Collaborating across borders: OSI Det 501, French law enforcement team up

  • Published
  • By Senior Airman Taylor Slater
  • 86th Airlift Wing/Public Affairs

Members of the Office of Special Investigations Detachments 501, 515, and 538 and French law enforcement partnered up for the first time in a three-day subject matter expert engagement from Jan. 11-13, sharing tactics, techniques and strategies with each other.

Detachment 501 and members of French units Recherche, Assistance, Intervention, Dissuasion ("Search, Assistance, Intervention, Deterrence"), or RAID, and Groupe d'intervention de la Gendarmerie Nationale, or National Gendarmerie Intervention Group (GIGN), specialize in protective service details as well as critical law enforcement operations in high-rick circumstances or areas, helping lead to a team-up nearly two years in the making.

“It’s a very rare opportunity,” said Special Agent Christopher Santiago, OSI Detachment 501 special agent-in-charge and personal security advisor to the commander of United States Air Forces Europe - Air Forces Africa. “Most of the time you don’t get to meet anybody like them because of the nature of their jobs, and it’s the same thing for us.”

Training engagements such as these help prepare the groups for future real-world scenarios where they may have to collaborate as well as build confidence and understanding of each other’s capabilities.

“It’s important to do the training now so that when the time comes we can be interoperable and operate together globally,” said Col. Terrence Joyce, Office of Special Investigations 5th Field Investigations Region commander.

The main activities of the engagement were spread out through three days. On the first day, the two groups practiced VIP protection strategies at the Combat Arms Training and Maintenance facility. The groups fired different types of guns, progressing from M-11s to MP-5 and M-4s.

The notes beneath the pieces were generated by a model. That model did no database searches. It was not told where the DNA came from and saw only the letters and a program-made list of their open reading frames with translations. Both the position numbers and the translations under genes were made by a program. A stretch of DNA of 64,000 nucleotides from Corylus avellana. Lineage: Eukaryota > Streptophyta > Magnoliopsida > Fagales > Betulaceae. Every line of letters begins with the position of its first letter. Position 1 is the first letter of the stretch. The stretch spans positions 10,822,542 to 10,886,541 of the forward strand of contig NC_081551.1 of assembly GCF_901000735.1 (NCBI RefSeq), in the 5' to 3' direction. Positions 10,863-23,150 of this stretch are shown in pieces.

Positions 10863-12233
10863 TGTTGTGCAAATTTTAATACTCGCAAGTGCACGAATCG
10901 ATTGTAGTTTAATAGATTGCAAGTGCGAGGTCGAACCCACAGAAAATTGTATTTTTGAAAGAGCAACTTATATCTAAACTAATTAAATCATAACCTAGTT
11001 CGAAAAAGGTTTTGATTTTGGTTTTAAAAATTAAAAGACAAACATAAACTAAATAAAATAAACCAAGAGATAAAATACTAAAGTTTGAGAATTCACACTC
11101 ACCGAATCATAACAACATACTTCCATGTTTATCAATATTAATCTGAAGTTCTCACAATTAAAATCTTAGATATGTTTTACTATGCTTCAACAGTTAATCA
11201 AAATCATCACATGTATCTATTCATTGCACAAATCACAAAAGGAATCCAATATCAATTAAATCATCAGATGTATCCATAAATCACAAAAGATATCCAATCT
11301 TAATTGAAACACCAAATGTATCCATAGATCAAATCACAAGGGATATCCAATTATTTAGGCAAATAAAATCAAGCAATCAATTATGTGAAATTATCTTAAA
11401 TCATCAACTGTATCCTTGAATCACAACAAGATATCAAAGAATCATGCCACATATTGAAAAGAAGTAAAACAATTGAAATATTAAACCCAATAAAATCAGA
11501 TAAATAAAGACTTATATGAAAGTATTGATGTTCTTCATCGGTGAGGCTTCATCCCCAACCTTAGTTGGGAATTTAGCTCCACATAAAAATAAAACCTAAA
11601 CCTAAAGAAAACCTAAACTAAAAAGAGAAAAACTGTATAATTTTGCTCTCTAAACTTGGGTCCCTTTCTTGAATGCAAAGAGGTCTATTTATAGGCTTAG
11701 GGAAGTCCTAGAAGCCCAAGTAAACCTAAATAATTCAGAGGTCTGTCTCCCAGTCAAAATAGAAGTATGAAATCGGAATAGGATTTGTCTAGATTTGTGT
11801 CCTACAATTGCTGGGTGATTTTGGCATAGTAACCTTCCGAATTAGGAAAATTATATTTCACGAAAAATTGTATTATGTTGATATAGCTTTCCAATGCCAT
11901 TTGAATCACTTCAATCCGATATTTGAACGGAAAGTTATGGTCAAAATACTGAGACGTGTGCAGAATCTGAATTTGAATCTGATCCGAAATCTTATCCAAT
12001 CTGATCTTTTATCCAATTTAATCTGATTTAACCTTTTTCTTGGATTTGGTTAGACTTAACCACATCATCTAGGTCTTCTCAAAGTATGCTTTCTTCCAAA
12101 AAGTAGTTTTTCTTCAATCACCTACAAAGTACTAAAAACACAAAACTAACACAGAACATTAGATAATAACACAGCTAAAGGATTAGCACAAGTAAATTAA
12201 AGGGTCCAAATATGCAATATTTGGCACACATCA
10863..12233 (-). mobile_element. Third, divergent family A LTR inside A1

The group drove to a law enforcement vehicle training facility on the second day where they conducted several scenarios involving protecting VIPs in a vehicle. Snowfall also added an unexpected challenge for the group.

The final day consisted of a closed-door briefing where they exchanged best practices for VIP protection in high threat areas, with specific events related to real world events in recent history.

With both agencies often tasked with organizational responsibilities, the partnership was initially difficult to come to fruition.

“The exchange was difficult to schedule due to constant real-world, operational responsibilities,” Santiago said. “However, since it was of great importance to all the partners involved, they utilized the one week everyone was free during a six month period.”

Despite the business of all parties involved, Santiago hopes to have the three units engage on a more frequent basis.

“We’re all sharing knowledge, experience, different training tactics and techniques,” Santiago said. “All these different things we’ve learned over the course of our years is allowing us to have a really good exchange between the three organizations.”